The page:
The bay checkerspot is threatened by habitat destruction or degradation caused by urban development, highway construction, drought, fire, livestock grazing, and invasive non-native plants (such as eucalyptus trees). When its host plants are removed or replaced by other species, the bay checkerspot cannot survive. Its largest serpentine outcrop occurs near Morgan Hill (Santa Clara County) in a narrow band extending 16 mi (26 km) from Heller Canyon to Anderson Lake. Two large outcrops in San Mateo County were fragmented by the construction of Interstate Highway 280. A population historically known from San Leandro (Alameda County) is now extirpated. A small population on San Bruno Mountain has not been observed since a 1986 wildfire.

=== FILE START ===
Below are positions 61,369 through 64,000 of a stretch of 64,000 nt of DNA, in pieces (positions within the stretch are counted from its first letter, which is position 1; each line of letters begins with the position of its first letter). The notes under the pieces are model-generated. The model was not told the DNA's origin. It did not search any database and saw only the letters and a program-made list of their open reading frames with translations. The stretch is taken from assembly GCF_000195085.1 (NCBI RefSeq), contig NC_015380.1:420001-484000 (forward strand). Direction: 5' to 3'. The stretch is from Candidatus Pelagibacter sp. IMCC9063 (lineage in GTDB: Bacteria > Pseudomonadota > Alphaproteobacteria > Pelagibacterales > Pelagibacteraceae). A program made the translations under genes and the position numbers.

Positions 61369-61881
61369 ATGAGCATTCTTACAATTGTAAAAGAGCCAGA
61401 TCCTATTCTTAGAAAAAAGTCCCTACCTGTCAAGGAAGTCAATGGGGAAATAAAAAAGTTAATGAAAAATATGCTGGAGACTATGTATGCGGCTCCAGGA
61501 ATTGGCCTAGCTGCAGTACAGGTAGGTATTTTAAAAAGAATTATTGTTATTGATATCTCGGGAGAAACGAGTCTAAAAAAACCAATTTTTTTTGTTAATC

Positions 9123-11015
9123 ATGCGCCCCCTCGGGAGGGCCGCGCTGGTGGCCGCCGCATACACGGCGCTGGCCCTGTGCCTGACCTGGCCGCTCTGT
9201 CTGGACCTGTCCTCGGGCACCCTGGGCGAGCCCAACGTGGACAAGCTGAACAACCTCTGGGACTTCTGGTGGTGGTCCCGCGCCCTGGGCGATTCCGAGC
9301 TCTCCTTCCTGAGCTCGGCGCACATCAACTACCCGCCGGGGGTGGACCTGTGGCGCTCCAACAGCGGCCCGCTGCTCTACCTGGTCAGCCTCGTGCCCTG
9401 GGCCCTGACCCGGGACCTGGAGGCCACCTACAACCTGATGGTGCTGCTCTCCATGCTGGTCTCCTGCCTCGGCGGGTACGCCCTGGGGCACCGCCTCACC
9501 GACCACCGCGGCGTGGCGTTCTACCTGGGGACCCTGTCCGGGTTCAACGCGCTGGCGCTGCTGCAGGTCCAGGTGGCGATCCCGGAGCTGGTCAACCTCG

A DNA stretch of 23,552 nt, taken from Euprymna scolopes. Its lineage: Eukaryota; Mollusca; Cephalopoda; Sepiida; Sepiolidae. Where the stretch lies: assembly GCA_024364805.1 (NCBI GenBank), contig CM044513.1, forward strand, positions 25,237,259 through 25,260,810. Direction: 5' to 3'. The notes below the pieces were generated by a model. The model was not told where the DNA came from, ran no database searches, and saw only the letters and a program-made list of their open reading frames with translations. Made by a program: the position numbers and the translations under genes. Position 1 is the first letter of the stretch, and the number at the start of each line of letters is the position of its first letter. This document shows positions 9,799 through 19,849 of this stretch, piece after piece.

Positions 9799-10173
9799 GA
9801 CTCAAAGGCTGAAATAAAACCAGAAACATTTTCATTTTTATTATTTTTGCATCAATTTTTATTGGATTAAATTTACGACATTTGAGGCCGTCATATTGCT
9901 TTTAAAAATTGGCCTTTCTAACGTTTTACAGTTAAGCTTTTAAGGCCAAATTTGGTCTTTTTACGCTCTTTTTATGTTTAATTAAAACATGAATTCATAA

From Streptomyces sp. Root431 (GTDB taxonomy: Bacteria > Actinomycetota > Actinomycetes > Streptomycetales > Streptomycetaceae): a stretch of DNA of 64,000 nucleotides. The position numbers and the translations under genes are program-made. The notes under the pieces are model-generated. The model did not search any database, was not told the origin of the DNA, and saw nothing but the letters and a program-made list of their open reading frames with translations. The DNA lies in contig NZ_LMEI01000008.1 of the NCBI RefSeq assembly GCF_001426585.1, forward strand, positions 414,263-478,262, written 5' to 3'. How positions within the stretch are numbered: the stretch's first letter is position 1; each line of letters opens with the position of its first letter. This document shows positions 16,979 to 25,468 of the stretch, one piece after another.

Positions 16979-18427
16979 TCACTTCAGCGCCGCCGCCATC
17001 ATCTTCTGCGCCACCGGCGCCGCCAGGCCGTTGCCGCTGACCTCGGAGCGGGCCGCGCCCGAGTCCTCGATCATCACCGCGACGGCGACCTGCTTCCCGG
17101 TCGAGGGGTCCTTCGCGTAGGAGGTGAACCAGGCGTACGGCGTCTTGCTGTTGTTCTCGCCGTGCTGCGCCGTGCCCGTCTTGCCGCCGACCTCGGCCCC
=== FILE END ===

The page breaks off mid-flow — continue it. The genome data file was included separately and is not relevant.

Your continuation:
The largest surviving population of bay check-erspot is at Morgan Hill, but the best-studied colony is at Stanford University's Jasper Ridge Biological Preserve east of Searsville Reservoir. The drought of 1976 and 1977, combined with overgrazing, greatly reduced the Jasper Ridge population. The second largest population, located in San Mateo County, is threatened by the proposed addition of a golf course and recreation area to Edgewood Park. If implemented, this construction would eliminate 65% of the remaining habitat and decimate a population that had already declined catastrophically (from 100,000 in 1981 to only about 1,000 in 1987) because of urbanization and adverse weather conditions. A larger population in Redwood City was fragmented by urbanization and reduced to satellite status. A colony near Mt. Diablo (Contra Costa County) was thought to have become extirpated during a severe drought, but bay checkerspots were found there again in 1988.
Conservation and Recovery